Beginning Monday evening through all day Tuesday, Muslims around the world will celebrate Eid al Adha – the feast of sacrifice.
Eid al Adha is the second of two feasts that occur after Ramadan. This feast is the biggest and most important holiday of the Muslim year and concludes the Hajj, the annual pilgrimage to Mecca and one of the five pillars of Islam. It is considered the ‘Greater Eid’.
Significant to Eid al Adha is the sacrifice of an animal. A goat, sheep, camel and sometimes even a cow, is sacrificed and cooked to perfection, a feast for family and friends.
Thinking about Eid al Adha takes me back to both my childhood in Pakistan and to raising children in the Middle East. My mind returns to a walk-up apartment, a dark stair-well, and a bleating sheep.
Every year as Eid al Adha came around our neighbors purchased a sheep and, in the absence of green space, the sheep made its home in our stairwell. At the time we had no household pet and our children bonded with the sheep, delighted with the plaintive brown eyes and the friendly “baa” that greeted us every time we came and went from our apartment. This was ‘their’ pet. All the while my husband and I knew that this sheep had a preordained purpose – to be fattened in anticipation of the Feast of Sacrifice. The leftover vegetables on our stairwell were indicative that this would be one fat sheep to slaughter.
And so the day would inevitably arrive. The stairwell was silent as our children trooped downstairs. “Where’s the sheep? What happened to the sheep?”
As parents we were in a predicament. Not only did we know that the “pet” sheep had been sacrificed, we knew that we would be offered tasty meat from our neighbor’s kitchen later in the day. What do you tell your kids?
You tell them the truth.
You tell them it was never their pet and that our family would be invited to share a feast with people who graciously invited us to witness and celebrate something that meant a great deal to them, and that included eating meat from the sheep. We needn’t have worried about communicating the truth; children make things far less complicated than adults – they accept, they learn early that the world is bigger than them, that people are more important than pets and dogma.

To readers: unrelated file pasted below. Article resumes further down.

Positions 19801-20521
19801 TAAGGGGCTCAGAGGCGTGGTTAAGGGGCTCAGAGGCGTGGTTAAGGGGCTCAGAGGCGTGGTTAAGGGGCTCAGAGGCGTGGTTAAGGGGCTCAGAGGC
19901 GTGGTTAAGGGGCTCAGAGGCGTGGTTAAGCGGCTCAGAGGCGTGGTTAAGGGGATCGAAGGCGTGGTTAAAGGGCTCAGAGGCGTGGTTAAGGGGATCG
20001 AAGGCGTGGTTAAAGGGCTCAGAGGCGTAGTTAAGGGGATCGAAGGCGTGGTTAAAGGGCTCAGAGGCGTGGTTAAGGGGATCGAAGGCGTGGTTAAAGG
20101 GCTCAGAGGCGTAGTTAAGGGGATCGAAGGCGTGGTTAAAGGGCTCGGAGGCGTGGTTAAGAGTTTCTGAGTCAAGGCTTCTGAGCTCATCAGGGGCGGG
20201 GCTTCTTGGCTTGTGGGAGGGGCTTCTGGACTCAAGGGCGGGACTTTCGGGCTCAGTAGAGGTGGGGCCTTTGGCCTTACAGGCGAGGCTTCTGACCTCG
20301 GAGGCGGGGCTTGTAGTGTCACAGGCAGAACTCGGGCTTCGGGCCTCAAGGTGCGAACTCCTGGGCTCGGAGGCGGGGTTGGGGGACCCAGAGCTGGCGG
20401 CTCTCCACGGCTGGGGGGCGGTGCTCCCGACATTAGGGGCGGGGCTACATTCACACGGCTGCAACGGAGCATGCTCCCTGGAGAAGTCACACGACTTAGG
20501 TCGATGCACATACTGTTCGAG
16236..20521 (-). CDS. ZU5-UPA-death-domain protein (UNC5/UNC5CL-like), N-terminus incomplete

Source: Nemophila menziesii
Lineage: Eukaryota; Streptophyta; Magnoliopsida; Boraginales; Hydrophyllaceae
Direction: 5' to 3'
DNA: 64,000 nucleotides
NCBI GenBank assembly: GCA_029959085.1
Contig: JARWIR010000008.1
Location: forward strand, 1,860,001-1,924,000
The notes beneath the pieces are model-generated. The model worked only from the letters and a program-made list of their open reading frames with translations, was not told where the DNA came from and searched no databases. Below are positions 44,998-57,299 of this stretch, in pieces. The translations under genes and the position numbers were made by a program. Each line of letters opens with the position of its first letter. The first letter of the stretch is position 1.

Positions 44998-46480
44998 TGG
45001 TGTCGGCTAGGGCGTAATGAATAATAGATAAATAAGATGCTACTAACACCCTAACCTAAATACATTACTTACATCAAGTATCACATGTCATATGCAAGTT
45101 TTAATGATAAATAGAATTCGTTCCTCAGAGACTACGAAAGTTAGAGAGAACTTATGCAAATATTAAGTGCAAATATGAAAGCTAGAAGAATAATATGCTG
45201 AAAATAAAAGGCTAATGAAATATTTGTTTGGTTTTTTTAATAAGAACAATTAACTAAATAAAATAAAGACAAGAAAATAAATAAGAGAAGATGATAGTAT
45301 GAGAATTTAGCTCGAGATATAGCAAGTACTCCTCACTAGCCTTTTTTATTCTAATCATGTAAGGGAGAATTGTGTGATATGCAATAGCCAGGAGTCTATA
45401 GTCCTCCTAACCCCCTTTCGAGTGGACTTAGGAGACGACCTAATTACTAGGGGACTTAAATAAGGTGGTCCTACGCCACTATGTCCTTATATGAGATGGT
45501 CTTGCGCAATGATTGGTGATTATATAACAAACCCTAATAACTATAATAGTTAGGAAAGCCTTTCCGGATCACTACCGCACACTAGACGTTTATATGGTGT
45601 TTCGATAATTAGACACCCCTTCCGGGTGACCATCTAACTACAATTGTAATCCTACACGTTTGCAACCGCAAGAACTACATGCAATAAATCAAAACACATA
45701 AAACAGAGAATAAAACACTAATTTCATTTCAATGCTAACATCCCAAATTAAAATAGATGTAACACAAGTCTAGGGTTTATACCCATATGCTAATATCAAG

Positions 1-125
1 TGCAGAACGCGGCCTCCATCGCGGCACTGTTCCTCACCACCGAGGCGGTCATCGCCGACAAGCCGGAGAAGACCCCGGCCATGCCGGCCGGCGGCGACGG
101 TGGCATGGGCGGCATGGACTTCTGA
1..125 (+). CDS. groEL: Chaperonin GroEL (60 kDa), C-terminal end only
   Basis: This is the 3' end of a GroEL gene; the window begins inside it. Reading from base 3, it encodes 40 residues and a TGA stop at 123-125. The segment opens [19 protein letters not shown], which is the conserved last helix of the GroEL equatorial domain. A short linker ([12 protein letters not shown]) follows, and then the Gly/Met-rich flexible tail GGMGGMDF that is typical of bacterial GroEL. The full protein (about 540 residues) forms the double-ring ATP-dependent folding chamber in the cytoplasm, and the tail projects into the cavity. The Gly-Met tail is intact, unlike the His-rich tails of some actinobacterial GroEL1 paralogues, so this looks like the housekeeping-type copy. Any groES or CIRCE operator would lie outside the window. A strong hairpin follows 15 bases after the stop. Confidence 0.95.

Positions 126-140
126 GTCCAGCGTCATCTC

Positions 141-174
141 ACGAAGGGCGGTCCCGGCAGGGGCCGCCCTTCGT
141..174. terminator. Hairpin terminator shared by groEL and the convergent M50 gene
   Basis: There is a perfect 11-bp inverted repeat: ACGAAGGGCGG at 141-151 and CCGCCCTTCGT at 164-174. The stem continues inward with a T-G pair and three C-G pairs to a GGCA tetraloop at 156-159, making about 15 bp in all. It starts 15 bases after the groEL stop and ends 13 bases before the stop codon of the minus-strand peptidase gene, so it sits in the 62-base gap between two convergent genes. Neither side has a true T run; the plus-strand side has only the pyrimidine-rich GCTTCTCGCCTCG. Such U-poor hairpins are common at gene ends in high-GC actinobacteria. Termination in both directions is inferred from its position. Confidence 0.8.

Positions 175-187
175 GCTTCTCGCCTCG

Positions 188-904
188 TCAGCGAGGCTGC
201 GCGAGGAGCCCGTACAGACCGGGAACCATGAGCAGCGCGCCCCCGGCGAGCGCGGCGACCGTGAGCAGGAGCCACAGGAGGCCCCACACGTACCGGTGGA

When you are raising children in a country where you are graciously received as guests, you learn valuable lessons of what is important. My own parents had modeled well respect and love for their adopted country of Pakistan so it was not difficult to remember what the bottom line was — and that is relationships and loving your neighbor as yourself. Growing up in Pakistan I don’t remember big religious debates, but I do remember a lot of tea being served, a lot of laughter, many holiday celebrations with neighbors and friends, and in all that some wonderful talks. It was this that was important as we celebrated Eid al Adha with our neighbors and friends.
As guests in the country of Egypt, we were treated kindly despite our frequent mistakes and gaffes in both language and culture. While we didn’t hold to the same truth claims, bridges were built and relationships strengthened as we shared in the celebrations of our Muslim friends and neighbors. And in doing so we prayed that some of the nails in the coffin of misunderstanding between east and west, between Muslim and Christian would be removed.
Sheep were going to come and go but our neighbors and friends? They would be staying. And so our children learned early and reminded us later (when we, their parents were prone to forget) that people and our relationships with people were key to living out a life of authentic faith in a cross-cultural context.
What have you learned from your children about understanding and acceptance in the context of living an authentic life of faith overseas?
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